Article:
No integrity test. Nothing to show that this one is more honest than that one or would apply certain ethical standards or inbuilt values to transactions than another before being allowed to take charge of moving and handling millions, sometimes billions of currency, albeit on computer screens, rather in actuality.
This stunned me for a moment, then not. For isn’t such a lack of integrity evident, well everywhere, right now?
Like in football. If there is any consolation to be had from the bankers’ mess, it isn’t that they are the only ones at it. The supposed fit and proper test in football, Scottish football at least, seems nary to have been applied in recent years. And worse, where governing bodies have had powers to apply their standards for running clubs, they’ve chosen not to. Rangers is simply the highest profile example of years of ignoring dubious goings-on at clubs all around Scotland. Rangers’ governance might have been found wanting, leading to the club’s demise, but so too have our governing bodies and associations. The SFA and the SPL maintain that they had not an inkling of what was going on at Rangers in terms of EBTs and non-payment of debts over the last decade. No one in the sports media knew anything either. And they all obviously think we zip up the back.
Ian Bell writes majestically on what this latest banking calamity means for capitalism in general. The free market experiment has failed, as has neo-liberalism. So what now?
The obvious answer is for a swing in the pendulum back to a greater state and public sector role in economic policy. The days of the hands-off approach are surely – this time – numbered. But to suggest that things are by necessity or are necessarily better and cleaner in state-sanctioned activity ignores the news that this week, employees and contractors with Edinburgh City Council were arrested and charged with corruption, fraud and money-laundering offences, in relation to the private factoring scandal.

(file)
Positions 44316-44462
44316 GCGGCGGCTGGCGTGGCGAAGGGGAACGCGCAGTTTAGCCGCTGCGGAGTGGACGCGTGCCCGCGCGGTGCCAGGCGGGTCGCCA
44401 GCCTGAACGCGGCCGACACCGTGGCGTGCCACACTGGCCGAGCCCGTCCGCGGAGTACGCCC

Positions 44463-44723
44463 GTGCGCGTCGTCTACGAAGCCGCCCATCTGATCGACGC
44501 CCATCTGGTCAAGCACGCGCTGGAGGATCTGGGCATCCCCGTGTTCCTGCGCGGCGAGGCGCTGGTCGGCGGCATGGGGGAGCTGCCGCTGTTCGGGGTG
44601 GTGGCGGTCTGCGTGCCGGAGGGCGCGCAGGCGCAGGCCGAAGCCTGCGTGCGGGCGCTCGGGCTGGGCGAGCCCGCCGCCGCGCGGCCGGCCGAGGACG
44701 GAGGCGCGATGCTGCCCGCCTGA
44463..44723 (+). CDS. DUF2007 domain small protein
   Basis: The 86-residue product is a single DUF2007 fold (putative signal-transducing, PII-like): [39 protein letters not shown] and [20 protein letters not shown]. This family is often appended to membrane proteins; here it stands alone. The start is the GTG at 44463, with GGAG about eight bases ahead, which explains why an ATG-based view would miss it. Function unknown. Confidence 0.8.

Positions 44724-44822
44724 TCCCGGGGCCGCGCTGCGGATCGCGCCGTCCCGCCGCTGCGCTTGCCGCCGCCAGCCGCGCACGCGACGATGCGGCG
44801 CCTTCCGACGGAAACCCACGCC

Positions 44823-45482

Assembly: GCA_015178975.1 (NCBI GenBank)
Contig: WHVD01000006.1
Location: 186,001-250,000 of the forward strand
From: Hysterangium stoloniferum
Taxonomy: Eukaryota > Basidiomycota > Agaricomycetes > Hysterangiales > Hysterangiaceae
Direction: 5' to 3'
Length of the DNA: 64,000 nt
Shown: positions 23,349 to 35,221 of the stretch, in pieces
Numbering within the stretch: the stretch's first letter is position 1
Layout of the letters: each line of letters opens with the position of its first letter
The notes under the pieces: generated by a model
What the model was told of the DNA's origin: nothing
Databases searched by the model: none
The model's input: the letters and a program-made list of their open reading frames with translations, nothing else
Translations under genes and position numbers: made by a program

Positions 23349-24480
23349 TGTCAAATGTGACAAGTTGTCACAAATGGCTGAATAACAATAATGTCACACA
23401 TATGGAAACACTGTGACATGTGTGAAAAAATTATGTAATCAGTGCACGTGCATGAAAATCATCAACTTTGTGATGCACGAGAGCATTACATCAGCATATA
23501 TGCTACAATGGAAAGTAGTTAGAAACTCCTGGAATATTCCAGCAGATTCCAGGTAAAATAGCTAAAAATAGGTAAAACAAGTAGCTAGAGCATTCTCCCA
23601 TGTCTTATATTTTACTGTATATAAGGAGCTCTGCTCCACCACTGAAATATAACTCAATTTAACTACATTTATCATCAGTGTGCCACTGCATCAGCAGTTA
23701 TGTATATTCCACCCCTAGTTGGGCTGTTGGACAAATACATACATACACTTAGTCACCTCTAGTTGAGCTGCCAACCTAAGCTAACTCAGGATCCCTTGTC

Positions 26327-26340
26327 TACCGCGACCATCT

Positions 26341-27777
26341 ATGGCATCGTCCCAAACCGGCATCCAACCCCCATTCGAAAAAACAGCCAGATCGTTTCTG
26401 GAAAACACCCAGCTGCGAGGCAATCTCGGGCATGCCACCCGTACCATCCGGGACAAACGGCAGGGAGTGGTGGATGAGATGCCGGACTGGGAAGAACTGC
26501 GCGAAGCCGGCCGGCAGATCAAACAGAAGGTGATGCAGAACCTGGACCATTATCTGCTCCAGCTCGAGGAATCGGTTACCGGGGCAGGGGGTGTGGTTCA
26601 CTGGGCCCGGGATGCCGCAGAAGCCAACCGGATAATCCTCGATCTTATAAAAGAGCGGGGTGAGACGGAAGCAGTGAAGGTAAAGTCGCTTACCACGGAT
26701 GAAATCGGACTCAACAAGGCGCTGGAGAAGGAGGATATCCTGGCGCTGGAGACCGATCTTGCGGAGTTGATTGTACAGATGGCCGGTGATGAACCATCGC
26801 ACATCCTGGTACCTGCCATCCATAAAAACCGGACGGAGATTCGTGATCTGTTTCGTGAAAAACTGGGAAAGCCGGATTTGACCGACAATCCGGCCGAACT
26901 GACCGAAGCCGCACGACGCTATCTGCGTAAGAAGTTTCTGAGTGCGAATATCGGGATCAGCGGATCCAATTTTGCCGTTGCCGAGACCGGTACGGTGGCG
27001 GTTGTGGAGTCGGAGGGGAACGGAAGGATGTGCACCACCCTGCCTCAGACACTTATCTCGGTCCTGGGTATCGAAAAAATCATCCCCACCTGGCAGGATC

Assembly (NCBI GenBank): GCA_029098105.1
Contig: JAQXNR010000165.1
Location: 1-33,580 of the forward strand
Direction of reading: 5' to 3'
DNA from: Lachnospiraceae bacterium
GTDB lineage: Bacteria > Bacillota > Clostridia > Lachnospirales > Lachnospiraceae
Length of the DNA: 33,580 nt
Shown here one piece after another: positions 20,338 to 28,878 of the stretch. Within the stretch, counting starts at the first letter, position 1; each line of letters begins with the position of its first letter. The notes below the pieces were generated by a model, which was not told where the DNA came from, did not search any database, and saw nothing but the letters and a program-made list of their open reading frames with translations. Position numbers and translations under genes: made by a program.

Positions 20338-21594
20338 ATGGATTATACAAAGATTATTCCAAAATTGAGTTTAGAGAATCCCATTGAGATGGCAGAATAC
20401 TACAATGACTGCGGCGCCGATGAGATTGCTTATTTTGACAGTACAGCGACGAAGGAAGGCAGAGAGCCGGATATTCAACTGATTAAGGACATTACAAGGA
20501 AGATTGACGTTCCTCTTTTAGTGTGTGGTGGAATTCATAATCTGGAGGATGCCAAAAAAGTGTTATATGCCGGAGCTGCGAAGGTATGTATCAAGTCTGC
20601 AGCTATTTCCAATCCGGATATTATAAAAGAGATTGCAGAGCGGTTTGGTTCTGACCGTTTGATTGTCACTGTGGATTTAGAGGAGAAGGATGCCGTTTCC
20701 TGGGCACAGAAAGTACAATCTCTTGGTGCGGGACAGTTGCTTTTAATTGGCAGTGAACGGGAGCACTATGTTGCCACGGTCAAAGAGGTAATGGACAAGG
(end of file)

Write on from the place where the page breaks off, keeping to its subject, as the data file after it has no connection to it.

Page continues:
We’re a few years into this investigation and the scale keeps on growing, with more arrests and charges expected: this could turn out to be the biggest ever corruption scandal in Scotland’s public sector. And surely, what is being uncovered here, demands proper audit and scrutiny of practice elsewhere.
So, no easy panacea in switching to greater state control over markets, economic activity and wealth creation. Everyone, it would appear, is on the make and on the take. There are as many individuals in our ken guilty of petty and not so petty pilfering, in so many different ways that it is difficult not to conclude that our whole polity, our collective and individual values base, is rotten to the core.
The bankers at Barclays, and those soon to be exposed at other banks, as well as the likes of Jimmy Carr and Gary Barlow with their breath-taking tax avoidance schemes, simply expose greed, graft, recklessness and disrespect for the common currency of societal engagement on a larcenous scale. And it tends to result less in self-reflection among we lesser beings of our own standards of behaviour in order to raise them, but more a determination to get in on the action too. Individualism is incestuous.
What’s the answer? Darned if I know. But change is needed and soon.